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Prediction for the deep compositions of Uranus and Neptune

Presentation #409.01 in the session Uranus and Neptune Systems (Oral Presentation)

Published onOct 23, 2023
Prediction for the deep compositions of Uranus and Neptune

Uranus and Neptune are the outermost giant planets of our solar system. The apparent size of these two planets in the sky is roughly a factor of 10 smaller than Jupiter and Saturn, making their physical properties much more difficult to characterize. The bulk compositions of Uranus and Neptune are poorly known. Interior models suggest that these planets contain approximately 10–25% of H–He by mass, where the exact number depends on the assumed composition of the heavy elements. Therefore, although there are estimates for the total heavy-element mass, the available data are insufficient to discriminate among different elemental compositions, implying that the water-to-rock ratio remains unknown. Often models assume a large region of the planet presenting high volatiles enrichments, as shown by the measurement of the C abundance, found to be enriched approximately 100 times its protosolar value in both Uranus and Neptune. By contrast, recent measurements suggest that N/H and S/H ratios might be instead subsolar in their envelopes. However, the potential presence of hidden reservoirs of nitrogen and sulfur at deeper levels would imply that volatiles are not homogeneously mixed in the envelopes. At present, it remains unclear whether the measured C abundance represents the planetary bulk. Often it is assumed that this is the case, which corresponds to fully mixed (convective) planetary interiors. However, updated formation, evolution and structure models of the ice giants suggest that both Uranus and Neptune are unlikely to be fully mixed. Nevertheless, it remains useful to use the measured abundances and link them to possible formation scenarios.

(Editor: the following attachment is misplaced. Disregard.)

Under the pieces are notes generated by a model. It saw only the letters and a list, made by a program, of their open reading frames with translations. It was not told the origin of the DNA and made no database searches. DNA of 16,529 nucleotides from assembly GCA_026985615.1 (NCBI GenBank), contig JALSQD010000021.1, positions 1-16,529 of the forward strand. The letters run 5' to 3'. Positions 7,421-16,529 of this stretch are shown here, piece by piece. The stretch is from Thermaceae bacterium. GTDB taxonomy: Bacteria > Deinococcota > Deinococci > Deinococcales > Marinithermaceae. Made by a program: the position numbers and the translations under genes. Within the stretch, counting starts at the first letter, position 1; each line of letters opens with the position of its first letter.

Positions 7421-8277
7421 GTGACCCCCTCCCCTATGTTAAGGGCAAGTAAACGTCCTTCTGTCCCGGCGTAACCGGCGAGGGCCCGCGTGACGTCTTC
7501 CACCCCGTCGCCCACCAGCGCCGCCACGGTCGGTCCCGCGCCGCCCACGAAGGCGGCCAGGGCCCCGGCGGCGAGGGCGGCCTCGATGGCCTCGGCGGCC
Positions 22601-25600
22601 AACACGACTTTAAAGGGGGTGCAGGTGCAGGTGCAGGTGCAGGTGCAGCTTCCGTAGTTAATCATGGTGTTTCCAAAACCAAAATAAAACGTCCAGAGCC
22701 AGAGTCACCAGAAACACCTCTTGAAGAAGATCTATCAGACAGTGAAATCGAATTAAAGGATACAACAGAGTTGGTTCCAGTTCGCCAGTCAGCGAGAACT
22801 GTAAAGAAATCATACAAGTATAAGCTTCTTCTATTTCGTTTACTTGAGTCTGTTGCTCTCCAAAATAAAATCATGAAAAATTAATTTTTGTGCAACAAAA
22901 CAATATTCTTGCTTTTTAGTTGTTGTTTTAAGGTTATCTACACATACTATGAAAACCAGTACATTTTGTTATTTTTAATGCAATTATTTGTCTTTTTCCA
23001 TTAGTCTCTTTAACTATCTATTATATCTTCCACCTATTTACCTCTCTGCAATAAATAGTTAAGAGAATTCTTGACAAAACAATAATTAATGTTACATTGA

Here, we investigate the deep composition of Uranus assuming the planet formed at the location of the carbon monoxide iceline in the protosolar nebula, in agreement with the measured high carbon enrichment. To do so, we use a self-consistent evolutionary disk and transport model to investigate the time and radial distributions of H2O, CO, CO2, CH3OH, CH4, N2, NH3, H2S, PH3, Ar, Kr, and Xe, i.e. the main volatiles of interest in the protosolar nebula. To do so, we use a disk and transport model that accounts for the transport of dust particles and vapors within an evolving protoplanetary disk. Trace species are considered in four distinct forms: vapors, pure condensates, entrapped in clathrates, or forming a monohydrate (case for NH3 only). The sublimation and condensation of pure ices, as well as clathrate destabilization and formation within the disk, are also considered in the model.

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